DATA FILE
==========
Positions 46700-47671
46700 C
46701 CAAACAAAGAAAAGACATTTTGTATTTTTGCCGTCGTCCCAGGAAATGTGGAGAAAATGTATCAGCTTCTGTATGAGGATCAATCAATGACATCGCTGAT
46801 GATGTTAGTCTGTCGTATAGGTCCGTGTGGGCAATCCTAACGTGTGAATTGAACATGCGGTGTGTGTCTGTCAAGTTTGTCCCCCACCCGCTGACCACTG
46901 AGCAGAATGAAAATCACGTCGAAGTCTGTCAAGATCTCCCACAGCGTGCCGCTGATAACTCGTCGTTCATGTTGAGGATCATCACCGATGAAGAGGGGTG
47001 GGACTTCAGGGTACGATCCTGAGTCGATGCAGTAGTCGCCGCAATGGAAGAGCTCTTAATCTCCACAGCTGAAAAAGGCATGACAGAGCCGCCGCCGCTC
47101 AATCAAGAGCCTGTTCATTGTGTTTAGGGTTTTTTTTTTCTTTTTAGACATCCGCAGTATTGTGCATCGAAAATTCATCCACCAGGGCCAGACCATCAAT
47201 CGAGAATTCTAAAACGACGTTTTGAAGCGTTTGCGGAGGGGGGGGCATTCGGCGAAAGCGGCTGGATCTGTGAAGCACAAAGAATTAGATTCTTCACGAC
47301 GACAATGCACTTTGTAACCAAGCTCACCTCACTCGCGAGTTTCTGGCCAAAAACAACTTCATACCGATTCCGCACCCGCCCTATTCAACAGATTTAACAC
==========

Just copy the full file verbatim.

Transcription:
Positions 46700-47671
46700 C
46701 CAAACAAAGAAAAGACATTTTGTATTTTTGCCGTCGTCCCAGGAAATGTGGAGAAAATGTATCAGCTTCTGTATGAGGATCAATCAATGACATCGCTGAT
46801 GATGTTAGTCTGTCGTATAGGTCCGTGTGGGCAATCCTAACGTGTGAATTGAACATGCGGTGTGTGTCTGTCAAGTTTGTCCCCCACCCGCTGACCACTG
46901 AGCAGAATGAAAATCACGTCGAAGTCTGTCAAGATCTCCCACAGCGTGCCGCTGATAACTCGTCGTTCATGTTGAGGATCATCACCGATGAAGAGGGGTG
47001 GGACTTCAGGGTACGATCCTGAGTCGATGCAGTAGTCGCCGCAATGGAAGAGCTCTTAATCTCCACAGCTGAAAAAGGCATGACAGAGCCGCCGCCGCTC
47101 AATCAAGAGCCTGTTCATTGTGTTTAGGGTTTTTTTTTTCTTTTTAGACATCCGCAGTATTGTGCATCGAAAATTCATCCACCAGGGCCAGACCATCAAT
47201 CGAGAATTCTAAAACGACGTTTTGAAGCGTTTGCGGAGGGGGGGGCATTCGGCGAAAGCGGCTGGATCTGTGAAGCACAAAGAATTAGATTCTTCACGAC
47301 GACAATGCACTTTGTAACCAAGCTCACCTCACTCGCGAGTTTCTGGCCAAAAACAACTTCATACCGATTCCGCACCCGCCCTATTCAACAGATTTAACAC